Scheming between Camillo and Florizell to escape back to Leontes and Sicilia away from Polixenes’ threats. The music uses bassoon, previously heard only in the Sicilian court, and the composition begins with tense menace, and an air of conspiracy. Moments of grace and hope poke through, but continue to be drawn into melodic tension as they plan. The music ends unresolved, as the plan’s success is uncertain.

Introduction of the theme of the Oracle of Apollo at Delphi, as Antigonus pledges to go and learn the truth from the Oracle about Hermione. This theme returns in various forms, with altered instrumentation and/or key at different times throughout the story as the Oracle is mentioned or comes into play. The initial offering frames the Delphic Oracle as mystical, but not amorphous—determinate yet magical.

\Hermione comes to life once more (or stops pretending to be a statue, depending on your interpretation of the play). As the crowd looks on, agape, Leontes, Polixenes, et al marvel at her return. The cue is constructed of layers of Tibetan singing bowls, evoking both a meditative wonder and a tangible humanity.

Stripped down version of the Oracle theme, to announce the return of the lords from Delphi, bearing the truth.

Music that plays at the end of the production. Themes from earlier pieces recur in modified form, instruments are reversed, as the curse on Hermione has been reversed. Hope and light is in this music, but also complexity. This is not a simple happy ending, but a “problem” ending, in which the parties involved have agreed to move forward, but difficulty among them remains.

A startling impact, that layered underneath live actors’ crowd shock, all in response to Leontes’ declaration that “There is no truth at all i’ th’ oracle”, rejecting the message that Hermione is chaste and blameless, and Leontes a jealous tyrant.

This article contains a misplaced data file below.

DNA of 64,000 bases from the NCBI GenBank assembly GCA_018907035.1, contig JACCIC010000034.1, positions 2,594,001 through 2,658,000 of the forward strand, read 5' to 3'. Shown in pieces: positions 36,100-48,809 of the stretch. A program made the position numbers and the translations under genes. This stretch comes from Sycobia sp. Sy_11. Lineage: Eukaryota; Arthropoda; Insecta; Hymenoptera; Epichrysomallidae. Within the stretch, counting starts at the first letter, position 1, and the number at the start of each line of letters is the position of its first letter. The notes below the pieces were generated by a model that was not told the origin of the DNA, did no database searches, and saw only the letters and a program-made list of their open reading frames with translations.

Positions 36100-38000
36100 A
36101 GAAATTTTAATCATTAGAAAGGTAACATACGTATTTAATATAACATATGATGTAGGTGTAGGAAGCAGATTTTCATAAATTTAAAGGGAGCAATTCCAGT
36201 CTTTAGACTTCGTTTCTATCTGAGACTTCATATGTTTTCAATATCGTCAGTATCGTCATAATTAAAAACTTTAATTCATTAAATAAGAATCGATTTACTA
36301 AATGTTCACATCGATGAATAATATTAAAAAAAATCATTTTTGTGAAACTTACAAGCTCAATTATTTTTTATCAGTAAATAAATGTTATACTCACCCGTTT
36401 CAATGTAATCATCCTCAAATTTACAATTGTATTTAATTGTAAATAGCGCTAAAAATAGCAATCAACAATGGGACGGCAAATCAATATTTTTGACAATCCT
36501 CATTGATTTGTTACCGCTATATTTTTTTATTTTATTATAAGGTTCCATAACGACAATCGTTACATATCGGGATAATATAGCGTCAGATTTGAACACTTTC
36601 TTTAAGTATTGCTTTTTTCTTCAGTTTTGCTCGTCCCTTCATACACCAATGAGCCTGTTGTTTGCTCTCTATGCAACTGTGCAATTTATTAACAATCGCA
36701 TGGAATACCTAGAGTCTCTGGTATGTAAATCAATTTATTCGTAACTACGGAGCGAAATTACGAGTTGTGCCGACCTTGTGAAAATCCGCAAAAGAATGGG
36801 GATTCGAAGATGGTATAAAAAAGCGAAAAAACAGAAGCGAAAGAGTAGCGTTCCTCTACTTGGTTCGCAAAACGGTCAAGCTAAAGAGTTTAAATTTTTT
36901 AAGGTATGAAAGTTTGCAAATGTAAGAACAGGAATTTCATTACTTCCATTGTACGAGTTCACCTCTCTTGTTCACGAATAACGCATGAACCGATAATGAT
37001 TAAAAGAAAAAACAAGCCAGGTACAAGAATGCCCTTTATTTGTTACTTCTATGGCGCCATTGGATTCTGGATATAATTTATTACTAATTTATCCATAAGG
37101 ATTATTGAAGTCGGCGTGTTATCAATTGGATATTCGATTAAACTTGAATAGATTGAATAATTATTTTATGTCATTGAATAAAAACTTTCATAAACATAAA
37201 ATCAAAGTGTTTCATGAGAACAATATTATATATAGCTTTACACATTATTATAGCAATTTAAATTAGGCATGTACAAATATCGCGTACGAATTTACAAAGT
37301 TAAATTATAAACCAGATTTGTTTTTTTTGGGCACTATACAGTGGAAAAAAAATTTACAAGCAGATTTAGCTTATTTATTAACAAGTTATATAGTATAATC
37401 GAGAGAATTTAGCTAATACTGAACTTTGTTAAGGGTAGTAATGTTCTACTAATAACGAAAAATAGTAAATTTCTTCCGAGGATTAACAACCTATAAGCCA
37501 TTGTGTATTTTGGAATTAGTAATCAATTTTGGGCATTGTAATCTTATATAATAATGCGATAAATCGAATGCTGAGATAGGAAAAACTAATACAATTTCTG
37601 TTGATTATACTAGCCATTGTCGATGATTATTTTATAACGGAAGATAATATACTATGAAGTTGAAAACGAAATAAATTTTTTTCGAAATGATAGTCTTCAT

This sequence begins with the approach of a storm as Paulina declares that Hermione is dead. It builds through the end of the first half of the production, ending with the famous “Exit pursued by bear” of Antigonus. In production, timing of the addition of layers was predicated on actor dialog (hence the individual cue numbers), but here this sequence is presented as one long edit. In production, bear sounds began offstage, and moved closer to Antigonus as the storm built, the storm grew and flushed itself around the surrounds more intensely, the hunting party began backstage and traversed the width of the space—this was all very carefully orchestrated both to ensure a steady build, and to preserve space for dialog. Overwhelming the audience while not overwhelming dialog was a fun challenge, and the use of a detailed and custom surround system rendered this possible (in stereo, as rendered here, it would almost certainly obscure dialog). Intermission followed this directly, and during intermission the storm died slowly off, leaving the sounds of the shores of Bohemia as intermission “music”.


"Paradise, FL"—Scene from the feature film with music and audio post production by Josh Loar and Anna Ehl

“Cisco Systems Ad”—PS Pictures--Score by Josh Loar and Anna Ehl